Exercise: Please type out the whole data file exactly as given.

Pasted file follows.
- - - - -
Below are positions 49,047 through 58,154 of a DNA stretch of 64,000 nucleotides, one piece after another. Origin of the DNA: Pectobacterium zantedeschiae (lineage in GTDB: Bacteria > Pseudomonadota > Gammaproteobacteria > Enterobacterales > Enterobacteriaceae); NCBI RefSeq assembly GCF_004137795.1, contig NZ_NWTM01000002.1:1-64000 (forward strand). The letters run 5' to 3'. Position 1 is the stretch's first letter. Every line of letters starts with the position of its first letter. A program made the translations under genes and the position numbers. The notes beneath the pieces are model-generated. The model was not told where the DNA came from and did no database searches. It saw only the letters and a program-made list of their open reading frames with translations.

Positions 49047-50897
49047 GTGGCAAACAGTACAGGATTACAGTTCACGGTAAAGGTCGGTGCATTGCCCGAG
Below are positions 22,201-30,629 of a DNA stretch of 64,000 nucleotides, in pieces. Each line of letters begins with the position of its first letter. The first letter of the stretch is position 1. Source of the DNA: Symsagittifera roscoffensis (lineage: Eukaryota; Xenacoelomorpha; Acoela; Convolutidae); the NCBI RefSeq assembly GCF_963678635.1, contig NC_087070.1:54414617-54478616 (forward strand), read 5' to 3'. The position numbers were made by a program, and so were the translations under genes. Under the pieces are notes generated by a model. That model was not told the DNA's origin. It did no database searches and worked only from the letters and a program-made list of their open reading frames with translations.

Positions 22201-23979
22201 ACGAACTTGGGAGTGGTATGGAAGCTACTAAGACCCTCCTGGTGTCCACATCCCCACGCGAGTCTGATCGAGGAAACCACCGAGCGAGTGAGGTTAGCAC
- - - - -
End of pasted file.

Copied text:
Below are positions 49,047 through 58,154 of a DNA stretch of 64,000 nucleotides, one piece after another. Origin of the DNA: Pectobacterium zantedeschiae (lineage in GTDB: Bacteria > Pseudomonadota > Gammaproteobacteria > Enterobacterales > Enterobacteriaceae); NCBI RefSeq assembly GCF_004137795.1, contig NZ_NWTM01000002.1:1-64000 (forward strand). The letters run 5' to 3'. Position 1 is the stretch's first letter. Every line of letters starts with the position of its first letter. A program made the translations under genes and the position numbers. The notes beneath the pieces are model-generated. The model was not told where the DNA came from and did no database searches. It saw only the letters and a program-made list of their open reading frames with translations.

Positions 49047-50897
49047 GTGGCAAACAGTACAGGATTACAGTTCACGGTAAAGGTCGGTGCATTGCCCGAG
Below are positions 22,201-30,629 of a DNA stretch of 64,000 nucleotides, in pieces. Each line of letters begins with the position of its first letter. The first letter of the stretch is position 1. Source of the DNA: Symsagittifera roscoffensis (lineage: Eukaryota; Xenacoelomorpha; Acoela; Convolutidae); the NCBI RefSeq assembly GCF_963678635.1, contig NC_087070.1:54414617-54478616 (forward strand), read 5' to 3'. The position numbers were made by a program, and so were the translations under genes. Under the pieces are notes generated by a model. That model was not told the DNA's origin. It did no database searches and worked only from the letters and a program-made list of their open reading frames with translations.

Positions 22201-23979
22201 ACGAACTTGGGAGTGGTATGGAAGCTACTAAGACCCTCCTGGTGTCCACATCCCCACGCGAGTCTGATCGAGGAAACCACCGAGCGAGTGAGGTTAGCAC